Of course, it remains to be seen how successful RegexBuddy’s forums will be. Of all the people who requested support forums, 100% did so while requesting technical support, hoping for somebody to bail them out quickly. Nobody requested support forums because they wanted a platform to share the love of Just Great Software and help others reach enlightenment. But if a community grows, the plan is to implement the same system in the other Just Great Software products as they get major upgrades.

I’ll keep you posted. In the forums.

Thursday, 22 February 2007

Behind The Scenes 2007

Filed under: Just Great Software — Jan @ 17:24

When I referenced my 2005 behind the scenes post in a recent entry on Windows Vista, it reminded me it’s time for another look behind the scenes. My current setup is quite different from what I had two years ago.

The hardware is all new. Later in 2005, my PC broke down, and I decided to get a whole new system with a dual core CPU: the Pentium D 820. It was the cheapest at the time, and it’s still serving me just fine. I put the CPU, 2GB of RAM, a 160 GB hard disk and a GeForce 6600 card into the Shuttle SD31P bare-bones system. I replaced my two hulking 19″ CRT monitors with two LG L1980Q 19″ LCDs. While I was at it, I installed Windows XP as my main development OS. I now have a triple-boot system with Windows XP, my old Windows 2000 setup, and Vista x64 for testing. Installing Vista went totally smoothly. The only hardware it didn’t recognize was the SoundBlaster Live that’s built into the SD31P. I easily downloaded the drivers from Creative’s web site. I’ll be sticking with XP as my main development OS for the time being though. I probably won’t switch to Vista until there’s a 64-bit version of Delphi, which will likely take another year or two.

I also migrated from Delphi 7 to Delphi 2006. Though the new IDE requires a lot more memory and CPU power than nimble old D7, the new IDE features are well worth it. Particularly the debugging enhancements like being able to see local variables for the whole call stack and expanding objects to see their properties in watches and debugger tooltips are great.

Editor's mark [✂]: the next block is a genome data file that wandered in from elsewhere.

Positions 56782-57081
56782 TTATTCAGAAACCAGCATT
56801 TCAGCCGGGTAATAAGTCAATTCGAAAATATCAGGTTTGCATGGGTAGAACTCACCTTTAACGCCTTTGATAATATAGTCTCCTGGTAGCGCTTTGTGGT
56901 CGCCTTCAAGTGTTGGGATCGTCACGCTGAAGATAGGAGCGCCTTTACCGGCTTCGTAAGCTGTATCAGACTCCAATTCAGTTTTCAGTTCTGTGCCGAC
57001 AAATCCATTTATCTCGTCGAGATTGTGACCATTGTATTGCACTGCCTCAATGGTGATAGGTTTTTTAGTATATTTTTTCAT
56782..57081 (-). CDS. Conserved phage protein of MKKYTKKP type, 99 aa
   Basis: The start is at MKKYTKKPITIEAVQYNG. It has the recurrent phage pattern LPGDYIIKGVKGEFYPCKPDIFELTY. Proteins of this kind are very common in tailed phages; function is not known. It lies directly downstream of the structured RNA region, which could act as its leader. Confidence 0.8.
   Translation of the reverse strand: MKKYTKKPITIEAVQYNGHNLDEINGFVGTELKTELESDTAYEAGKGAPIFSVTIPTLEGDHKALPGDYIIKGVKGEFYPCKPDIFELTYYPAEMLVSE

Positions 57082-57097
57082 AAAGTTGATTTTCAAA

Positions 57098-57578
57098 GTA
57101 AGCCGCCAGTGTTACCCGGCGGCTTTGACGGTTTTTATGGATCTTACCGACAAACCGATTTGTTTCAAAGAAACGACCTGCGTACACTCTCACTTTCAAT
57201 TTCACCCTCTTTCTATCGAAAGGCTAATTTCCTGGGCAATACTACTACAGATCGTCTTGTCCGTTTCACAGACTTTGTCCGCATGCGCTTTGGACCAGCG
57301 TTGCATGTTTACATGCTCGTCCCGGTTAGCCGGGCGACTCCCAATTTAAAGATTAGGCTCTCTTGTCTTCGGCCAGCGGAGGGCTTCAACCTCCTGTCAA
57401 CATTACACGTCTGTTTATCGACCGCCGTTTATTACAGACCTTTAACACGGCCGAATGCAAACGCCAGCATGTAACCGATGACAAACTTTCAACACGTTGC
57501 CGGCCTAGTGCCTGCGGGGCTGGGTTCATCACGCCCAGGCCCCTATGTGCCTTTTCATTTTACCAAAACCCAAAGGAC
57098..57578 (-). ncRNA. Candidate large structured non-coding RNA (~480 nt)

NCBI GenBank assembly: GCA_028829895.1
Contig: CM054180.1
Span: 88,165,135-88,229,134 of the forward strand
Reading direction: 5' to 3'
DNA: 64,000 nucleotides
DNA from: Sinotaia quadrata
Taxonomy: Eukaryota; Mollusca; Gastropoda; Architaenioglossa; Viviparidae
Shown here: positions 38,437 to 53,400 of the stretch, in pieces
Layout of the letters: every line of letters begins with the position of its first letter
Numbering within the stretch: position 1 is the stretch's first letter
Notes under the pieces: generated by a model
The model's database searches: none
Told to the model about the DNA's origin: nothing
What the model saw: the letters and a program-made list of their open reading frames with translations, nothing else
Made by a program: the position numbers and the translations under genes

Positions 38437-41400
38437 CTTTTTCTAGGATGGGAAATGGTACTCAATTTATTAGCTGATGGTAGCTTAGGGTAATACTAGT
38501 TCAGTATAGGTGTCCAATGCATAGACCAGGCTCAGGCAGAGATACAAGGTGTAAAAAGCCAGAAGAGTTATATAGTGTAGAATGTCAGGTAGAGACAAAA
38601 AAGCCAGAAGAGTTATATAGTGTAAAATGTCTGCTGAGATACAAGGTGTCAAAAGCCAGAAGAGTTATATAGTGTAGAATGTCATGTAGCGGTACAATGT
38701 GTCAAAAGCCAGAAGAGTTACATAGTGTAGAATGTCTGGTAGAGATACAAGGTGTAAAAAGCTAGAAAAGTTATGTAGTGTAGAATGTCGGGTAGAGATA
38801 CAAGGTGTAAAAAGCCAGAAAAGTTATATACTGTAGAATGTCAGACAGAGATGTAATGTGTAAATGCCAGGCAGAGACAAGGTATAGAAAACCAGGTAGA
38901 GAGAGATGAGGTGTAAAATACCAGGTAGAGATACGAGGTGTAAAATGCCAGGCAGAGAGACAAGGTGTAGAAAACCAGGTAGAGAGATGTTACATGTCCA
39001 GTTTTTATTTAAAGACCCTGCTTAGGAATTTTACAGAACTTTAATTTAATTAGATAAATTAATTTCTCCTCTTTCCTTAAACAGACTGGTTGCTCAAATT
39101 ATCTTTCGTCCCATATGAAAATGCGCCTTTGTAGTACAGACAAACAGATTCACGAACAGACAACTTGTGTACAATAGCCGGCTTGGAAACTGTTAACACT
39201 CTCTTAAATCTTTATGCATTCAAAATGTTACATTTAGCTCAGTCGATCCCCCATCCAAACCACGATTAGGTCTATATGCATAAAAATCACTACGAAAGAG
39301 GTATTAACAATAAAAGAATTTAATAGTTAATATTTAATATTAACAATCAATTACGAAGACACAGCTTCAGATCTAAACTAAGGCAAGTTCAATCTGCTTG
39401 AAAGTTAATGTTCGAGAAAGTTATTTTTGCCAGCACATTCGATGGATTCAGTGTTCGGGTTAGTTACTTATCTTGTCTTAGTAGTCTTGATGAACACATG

JGsoft behind the scenes 2007

So, what happened to my keyboard and mouse? As I wrote back in September, early but undeniable symptoms of RSI prompted my to rethink my habits and equipment. As for input devices, I’ve settled for a DataHand instead of a keyboard, and a Microsoft Explorer trackball instead of a mouse. Yes, it’s really possible to type as fast on a DataHand as on a normal keyboard. With practice. But I’m happy to be typing at all.

Sunday, 31 December 2006

10 Years Later

Filed under: Just Great Software — Jan @ 17:39

The past 10 years have been quite an amazing ride. In December 1996, while a university freshman, I sold the first three copies of HelpScribble 1.0. I never graduated, but what started as a hobby has grown into a thriving business, my full-time occupation since January 2000. It’s been more successful that I had dared to dream 10 years ago.

As we swap the 2006 calendar for 2007 (or 2550 here in Thailand), I’d like to thank everybody who has been a part of our success by purchasing one or more of our products. I spent quite some time going through the outstanding feature requests for all our products, giving me plenty of plans for 2007. Right now my focus is on Windows Vista. The latest versions of all our products should be fully compatible with Vista before its public release on Jan 30.

I hope that 2006 has been a good year for you as well, and that 2007 may be even better. I’ll try to do my part with new and improved “Just Great Software”. Until next year!